At its monthly meeting Wednesday, the Chicago Board of Education approved seven new charter schools scheduled to open over the next two years. Also on Wednesday, Chicago Teachers Union President Karen Lewis and Chicago Board of Education President David Vitale said they might "join hands" to push back against the Illinois State Charter School Commission.
At its monthly meeting Wednesday, the Chicago Board of Education approved seven new charter schools scheduled to open over the next two years.
The board rejected applications for 11 other campuses that were also under consideration, including five from Connected Futures, four from Curtis-Sharif STEM Academy, one from Be the Change and one from Asian Human Services Passages.
Out of the seven campuses that got the green-light, five were approved with various types of contingencies.
Wednesday's vote to approve the new charters comes just eight months after the board voted to close a record-breaking 50 "underutilized" neighborhood schools.
"The board of education is going to impose charters on the city even after they’ve said many of those areas don’t need new schools, they're underutilized, we have to do budget cuts, we have to close schools," Jackson Potter, staff coordinator with the Chicago Teachers Union (CTU), told reporters before the meeting. "And yet, here they are again putting new charters online that are going to leave all children behind by diminishing the limited resources of our city. It’s really an outrage."
But Andrew Broy, president of the Illinois Network Of Charter Schools, argued that opening new charters is appropriate because the city needs more high-quality schools.
"The school-closing decision by CPS had nothing to do with charter growth, it had all to do with enrollment declines over the previous two years," Broy added. “I think CPS is trying to add high-quality public schools of choice, and they are doing that through this vote today.”
One of two campuses that was approved without any conditions is the Great Lakes Academy, which is scheduled to open in 2014. It will serve students K-8 at a location to be determined in the South Shore community. The other campus that was approved without any changes is the more controversial ITW David Speer Academy high school proposed by Noble Street. The school, set to open in 2014, will be located in the Belmont Cragin neighborhood at 5321 W. Grand Ave., which is right across the street from Prosser Career Academy.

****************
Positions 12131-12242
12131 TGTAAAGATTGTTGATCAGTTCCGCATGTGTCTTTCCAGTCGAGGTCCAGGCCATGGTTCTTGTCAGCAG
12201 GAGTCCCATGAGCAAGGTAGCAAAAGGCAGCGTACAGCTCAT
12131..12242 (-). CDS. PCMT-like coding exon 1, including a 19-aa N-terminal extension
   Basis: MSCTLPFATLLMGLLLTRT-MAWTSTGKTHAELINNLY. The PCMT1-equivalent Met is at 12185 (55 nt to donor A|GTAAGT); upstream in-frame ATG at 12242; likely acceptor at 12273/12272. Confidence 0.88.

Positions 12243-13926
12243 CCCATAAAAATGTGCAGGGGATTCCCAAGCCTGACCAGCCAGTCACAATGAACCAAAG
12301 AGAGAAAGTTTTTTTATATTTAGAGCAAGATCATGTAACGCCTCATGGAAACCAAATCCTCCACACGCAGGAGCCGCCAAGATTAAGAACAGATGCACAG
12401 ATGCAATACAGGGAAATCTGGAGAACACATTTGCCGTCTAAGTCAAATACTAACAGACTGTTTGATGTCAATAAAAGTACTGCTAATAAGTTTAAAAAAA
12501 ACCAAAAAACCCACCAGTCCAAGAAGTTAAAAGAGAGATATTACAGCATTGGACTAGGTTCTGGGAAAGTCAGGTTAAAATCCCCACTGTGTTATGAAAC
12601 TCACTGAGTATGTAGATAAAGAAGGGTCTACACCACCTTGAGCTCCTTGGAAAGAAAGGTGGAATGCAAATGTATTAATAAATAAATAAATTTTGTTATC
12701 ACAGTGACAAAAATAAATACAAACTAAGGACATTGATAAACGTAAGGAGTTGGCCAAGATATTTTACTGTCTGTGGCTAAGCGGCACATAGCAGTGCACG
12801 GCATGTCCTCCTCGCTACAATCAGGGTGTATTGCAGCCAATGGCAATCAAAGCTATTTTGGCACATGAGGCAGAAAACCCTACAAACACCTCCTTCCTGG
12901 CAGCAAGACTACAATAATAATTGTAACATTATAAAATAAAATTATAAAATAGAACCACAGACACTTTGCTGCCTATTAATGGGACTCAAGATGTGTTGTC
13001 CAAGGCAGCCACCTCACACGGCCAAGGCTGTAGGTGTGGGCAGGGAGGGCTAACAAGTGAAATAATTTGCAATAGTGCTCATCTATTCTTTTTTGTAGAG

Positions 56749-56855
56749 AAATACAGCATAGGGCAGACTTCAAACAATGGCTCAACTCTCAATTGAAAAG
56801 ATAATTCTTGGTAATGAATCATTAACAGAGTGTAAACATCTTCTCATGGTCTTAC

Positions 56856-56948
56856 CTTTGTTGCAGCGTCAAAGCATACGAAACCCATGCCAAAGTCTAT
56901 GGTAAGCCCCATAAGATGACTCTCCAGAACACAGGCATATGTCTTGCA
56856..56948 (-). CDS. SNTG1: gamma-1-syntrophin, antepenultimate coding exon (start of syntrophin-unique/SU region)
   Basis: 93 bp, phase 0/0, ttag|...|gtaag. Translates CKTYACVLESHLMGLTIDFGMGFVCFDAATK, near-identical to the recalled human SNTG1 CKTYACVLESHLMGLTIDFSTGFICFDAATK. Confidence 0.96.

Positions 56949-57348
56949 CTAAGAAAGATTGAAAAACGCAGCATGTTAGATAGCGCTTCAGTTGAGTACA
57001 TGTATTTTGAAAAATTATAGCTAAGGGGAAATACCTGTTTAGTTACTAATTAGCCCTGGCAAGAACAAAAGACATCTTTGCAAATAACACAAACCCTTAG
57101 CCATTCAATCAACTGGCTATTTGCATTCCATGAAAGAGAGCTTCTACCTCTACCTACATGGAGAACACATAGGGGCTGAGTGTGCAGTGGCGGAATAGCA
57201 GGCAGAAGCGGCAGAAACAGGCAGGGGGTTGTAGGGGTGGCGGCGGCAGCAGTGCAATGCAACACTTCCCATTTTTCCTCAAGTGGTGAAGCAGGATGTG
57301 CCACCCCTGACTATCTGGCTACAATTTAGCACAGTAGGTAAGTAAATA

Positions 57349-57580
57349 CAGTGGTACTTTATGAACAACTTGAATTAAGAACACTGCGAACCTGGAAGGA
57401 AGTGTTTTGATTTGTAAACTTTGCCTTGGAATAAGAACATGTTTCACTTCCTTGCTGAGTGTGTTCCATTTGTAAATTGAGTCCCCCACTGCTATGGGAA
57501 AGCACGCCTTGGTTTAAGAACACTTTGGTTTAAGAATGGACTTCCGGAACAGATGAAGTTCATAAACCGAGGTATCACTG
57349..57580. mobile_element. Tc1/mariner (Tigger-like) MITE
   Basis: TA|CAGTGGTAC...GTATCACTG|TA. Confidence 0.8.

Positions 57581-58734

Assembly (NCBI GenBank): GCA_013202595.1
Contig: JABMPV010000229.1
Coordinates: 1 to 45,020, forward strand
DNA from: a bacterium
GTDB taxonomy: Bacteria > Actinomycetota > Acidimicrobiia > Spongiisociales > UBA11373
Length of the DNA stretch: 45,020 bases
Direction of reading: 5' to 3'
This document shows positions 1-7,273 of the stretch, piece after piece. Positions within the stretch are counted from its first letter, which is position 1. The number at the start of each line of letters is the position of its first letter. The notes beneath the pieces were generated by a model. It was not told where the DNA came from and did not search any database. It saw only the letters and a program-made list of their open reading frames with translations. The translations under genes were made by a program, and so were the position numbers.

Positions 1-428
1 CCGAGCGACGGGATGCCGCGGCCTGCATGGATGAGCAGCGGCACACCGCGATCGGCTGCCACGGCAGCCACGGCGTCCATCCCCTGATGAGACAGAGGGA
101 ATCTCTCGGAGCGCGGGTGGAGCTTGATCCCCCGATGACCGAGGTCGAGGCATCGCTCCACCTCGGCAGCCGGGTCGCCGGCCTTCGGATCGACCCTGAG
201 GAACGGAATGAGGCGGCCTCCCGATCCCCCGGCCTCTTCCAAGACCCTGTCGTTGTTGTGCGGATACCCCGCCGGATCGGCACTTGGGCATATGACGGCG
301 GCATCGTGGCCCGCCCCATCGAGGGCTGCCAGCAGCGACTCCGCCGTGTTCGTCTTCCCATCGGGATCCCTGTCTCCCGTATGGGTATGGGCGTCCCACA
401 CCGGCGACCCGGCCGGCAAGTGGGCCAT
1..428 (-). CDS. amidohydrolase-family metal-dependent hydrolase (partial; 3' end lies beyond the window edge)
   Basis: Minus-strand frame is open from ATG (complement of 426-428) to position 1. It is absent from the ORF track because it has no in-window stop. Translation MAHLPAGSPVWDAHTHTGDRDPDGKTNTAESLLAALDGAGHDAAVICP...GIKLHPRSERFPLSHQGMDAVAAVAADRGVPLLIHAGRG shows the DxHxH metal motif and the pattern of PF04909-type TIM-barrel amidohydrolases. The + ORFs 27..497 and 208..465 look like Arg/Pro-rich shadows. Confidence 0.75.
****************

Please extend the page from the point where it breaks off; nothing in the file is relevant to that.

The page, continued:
The five campuses that were approved with conditions include two from Concept Schools, set to open in 2014; Noble Street's "Exeter" school, which will open in 2014; Chicago Education Partnership's school, scheduled for a 2015 opening; and one Intrinsic Schools site that will also open in 2015. Click through for more details about the seven charters' locations and enrollment plans.
The seven approvals were among a total of 22 new charter proposals originally submitted to CPS as part of the 2013 New School RFP process, which began in August. Under state law, CPS and other school districts in Illinois are required to consider charter applications annually. This year, the district specifically said it wanted applications for new charters to help alleviate overcrowding at existing neighborhood schools in certain so-called "priority communities," such as Ashburn, Belmont Cragin, Chicago Lawn, Little Village, McKinley Park and Sauganash.
Some attendees at the board of ed meeting, however, questioned why CPS wants to open any new charters at a time when 47 percent of the district's charter and contract schools are currently under-enrolled, according to an analysis of 2013-2014 CPS data by the Raise Your Hand education coalition. That comes out to be 50 schools that together have almost 11,000 empty seats. Raise Your Hand's analysis also found that CPS had an overall decline in enrollment by 3,000 students this year.
CTU President Karen Lewis, who highlighted the recent analysis during her remarks to the board, also took the opportunity to discuss the "seedy underbelly of the charter movement."
"The insider deals, the lack of transparency and the lack of accountability, which means more than test scores ... That's a double standard. And that behavior that would get an administrator fired in CPS will actually get you a bonus in charter schools at the largess of the taxpayer," Lewis stressed.
Meanwhile, charter operators that saw their applications rejected by the board Wednesday can actually appeal the denials to the Illinois State Charter School commission, an independent charter authority set up by the state legislature in 2011. The commission has already overturned CPS’ denials for two charter Concept Schools last year, which are the only appeals the charter authorizer has granted thus far. (Read more about the state charter school commission and the push by some lawmakers to abolish the authority here.)
During the meeting, board member Mahalia Hines expressed worry over the possibility of having the denials overruled. Lewis later responded to Hines' concern, saying she would happily work with the board to advocate for revoking the charter commission's authorizing power. It's an issue, Lewis said, where she and the board "can walk hand-in-hand to Springfield."
"Let's join hands," Chicago Board of Education President David Vitale responded.